Blues promoter Tina Mayfield dies

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PALMDALE, Calif. -- Tina Mayfield, the widow of blues great Percy Mayfield who promoted blues music as if it were a precious heirloom, has died. She was 77.

"The Grammy people don't know who she is, but she was queen in this community," longtime friend and blues artist Barbara Morrison said.

Mayfield died Dec. 14 of gallbladder cancer at her Palmdale home.

She was a friend to a variety of blues artists, including Big Mama Thornton and Lowell Fulson. She was known for helping artists get royalties and offering them opportunities to perform.

"She was able to put together and produce some of the most important blues shows here in Los Angeles -- a real down-home, strong, aesthetically pure blues show," said Tom Reed, author of "The Black Music History of Los Angeles -- Its Roots."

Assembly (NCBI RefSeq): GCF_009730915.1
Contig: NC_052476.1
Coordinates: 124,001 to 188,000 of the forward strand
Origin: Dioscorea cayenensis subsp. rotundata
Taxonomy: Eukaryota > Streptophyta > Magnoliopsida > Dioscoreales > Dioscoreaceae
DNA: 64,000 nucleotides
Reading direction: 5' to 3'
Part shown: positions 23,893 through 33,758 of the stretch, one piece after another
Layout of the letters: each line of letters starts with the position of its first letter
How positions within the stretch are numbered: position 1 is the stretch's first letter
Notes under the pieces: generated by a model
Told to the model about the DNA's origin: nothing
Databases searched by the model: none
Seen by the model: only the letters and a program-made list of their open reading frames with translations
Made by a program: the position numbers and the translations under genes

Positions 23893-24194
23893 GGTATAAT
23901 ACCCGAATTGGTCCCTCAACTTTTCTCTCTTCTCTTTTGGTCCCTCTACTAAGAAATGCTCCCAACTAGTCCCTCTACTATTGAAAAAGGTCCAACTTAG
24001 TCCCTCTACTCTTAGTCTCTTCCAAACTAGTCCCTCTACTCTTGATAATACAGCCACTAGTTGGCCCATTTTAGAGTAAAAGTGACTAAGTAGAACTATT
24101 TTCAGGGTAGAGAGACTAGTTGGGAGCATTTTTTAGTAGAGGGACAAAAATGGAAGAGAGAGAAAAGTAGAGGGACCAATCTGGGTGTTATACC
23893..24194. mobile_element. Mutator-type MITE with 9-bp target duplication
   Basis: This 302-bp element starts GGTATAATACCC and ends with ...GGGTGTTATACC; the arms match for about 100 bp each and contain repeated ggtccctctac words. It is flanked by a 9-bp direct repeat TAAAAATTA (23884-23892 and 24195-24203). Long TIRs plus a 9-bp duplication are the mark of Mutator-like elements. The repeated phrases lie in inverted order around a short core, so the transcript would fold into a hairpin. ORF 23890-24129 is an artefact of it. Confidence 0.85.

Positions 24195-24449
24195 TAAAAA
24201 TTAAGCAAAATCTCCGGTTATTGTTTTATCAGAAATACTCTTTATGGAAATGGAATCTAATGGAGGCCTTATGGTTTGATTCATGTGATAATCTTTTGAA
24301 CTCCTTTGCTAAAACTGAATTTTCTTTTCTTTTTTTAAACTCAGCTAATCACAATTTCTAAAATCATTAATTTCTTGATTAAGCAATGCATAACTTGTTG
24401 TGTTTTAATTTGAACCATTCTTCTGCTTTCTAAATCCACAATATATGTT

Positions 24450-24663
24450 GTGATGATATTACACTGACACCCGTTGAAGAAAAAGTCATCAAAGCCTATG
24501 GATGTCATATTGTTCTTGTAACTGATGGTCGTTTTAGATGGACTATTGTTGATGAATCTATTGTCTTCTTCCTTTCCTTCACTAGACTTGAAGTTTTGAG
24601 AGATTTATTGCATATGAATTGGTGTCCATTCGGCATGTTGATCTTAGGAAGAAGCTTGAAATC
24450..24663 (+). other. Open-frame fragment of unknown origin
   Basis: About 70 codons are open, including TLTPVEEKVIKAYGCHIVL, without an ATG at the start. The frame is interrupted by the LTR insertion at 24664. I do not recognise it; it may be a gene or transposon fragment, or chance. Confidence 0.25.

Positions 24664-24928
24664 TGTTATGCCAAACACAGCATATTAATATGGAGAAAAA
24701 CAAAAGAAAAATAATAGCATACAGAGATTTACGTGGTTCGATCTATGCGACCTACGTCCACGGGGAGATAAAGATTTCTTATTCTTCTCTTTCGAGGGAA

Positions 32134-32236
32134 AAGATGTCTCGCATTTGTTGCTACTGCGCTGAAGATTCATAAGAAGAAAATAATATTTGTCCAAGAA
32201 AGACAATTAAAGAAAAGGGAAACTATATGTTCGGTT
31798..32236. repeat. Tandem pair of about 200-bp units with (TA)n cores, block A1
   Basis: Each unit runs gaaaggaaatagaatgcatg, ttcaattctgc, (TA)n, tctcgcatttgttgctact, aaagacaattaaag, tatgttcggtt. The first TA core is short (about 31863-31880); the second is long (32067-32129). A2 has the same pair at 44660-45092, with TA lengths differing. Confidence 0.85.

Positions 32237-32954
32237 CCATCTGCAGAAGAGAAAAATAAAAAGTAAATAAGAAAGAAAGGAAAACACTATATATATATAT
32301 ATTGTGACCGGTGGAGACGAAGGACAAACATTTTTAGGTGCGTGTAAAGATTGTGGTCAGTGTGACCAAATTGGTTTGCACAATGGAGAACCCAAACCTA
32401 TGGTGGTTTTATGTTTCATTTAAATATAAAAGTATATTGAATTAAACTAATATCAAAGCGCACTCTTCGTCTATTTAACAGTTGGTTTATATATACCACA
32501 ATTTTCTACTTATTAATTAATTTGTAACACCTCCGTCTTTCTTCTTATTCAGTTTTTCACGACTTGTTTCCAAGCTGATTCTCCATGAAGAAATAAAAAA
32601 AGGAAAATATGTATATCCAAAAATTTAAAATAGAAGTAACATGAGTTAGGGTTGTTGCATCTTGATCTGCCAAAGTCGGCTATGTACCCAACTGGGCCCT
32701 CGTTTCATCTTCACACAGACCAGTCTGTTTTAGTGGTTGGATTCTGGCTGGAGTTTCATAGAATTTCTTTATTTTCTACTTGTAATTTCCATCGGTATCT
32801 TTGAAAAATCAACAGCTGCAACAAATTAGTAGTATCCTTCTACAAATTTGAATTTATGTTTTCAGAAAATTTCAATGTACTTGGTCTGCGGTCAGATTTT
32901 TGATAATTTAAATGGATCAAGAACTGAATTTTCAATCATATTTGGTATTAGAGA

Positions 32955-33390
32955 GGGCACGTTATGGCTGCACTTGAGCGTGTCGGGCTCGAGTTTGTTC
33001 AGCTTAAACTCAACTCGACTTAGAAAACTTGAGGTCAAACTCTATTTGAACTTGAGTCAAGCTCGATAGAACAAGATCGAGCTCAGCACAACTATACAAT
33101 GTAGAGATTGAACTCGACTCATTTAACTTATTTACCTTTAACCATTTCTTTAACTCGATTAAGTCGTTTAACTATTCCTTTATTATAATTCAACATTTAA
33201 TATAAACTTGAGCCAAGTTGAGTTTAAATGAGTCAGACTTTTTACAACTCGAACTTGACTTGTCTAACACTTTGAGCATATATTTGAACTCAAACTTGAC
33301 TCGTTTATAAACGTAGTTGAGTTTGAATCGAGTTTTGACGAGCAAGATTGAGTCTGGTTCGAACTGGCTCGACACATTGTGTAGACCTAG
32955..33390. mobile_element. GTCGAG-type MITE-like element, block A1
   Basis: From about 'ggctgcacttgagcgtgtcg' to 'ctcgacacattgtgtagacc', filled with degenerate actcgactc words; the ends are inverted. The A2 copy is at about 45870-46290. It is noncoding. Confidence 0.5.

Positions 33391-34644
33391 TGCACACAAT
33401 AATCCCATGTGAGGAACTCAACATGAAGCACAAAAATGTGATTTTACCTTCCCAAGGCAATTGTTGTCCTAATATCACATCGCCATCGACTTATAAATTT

Mayfield befriended singer and composer Percy Mayfield, who was known as the "poet laureate of the blues," and the couple later married. She got her business acumen from her industry savvy husband, who died in 1984.

"Mama Tina" Mayfield, as she was known by many, used what she learned over the years to help artists understand contracts and obtain royalties owed to them.

"Some of them couldn't read. She was just real smart. She would let them know what was happening. She would articulate in their terms," Morrison said.

She is survived by four daughters, Eliza Euwing-Jones of Los Angeles and Rennie Euwing, Linda Euwing and Dena Euwing-Kendrick, all of Palmdale; and son Edward Euwing of Caldwell, Ark..

Mayfield's funeral was scheduled for Saturday at First AME Church in Los Angeles.







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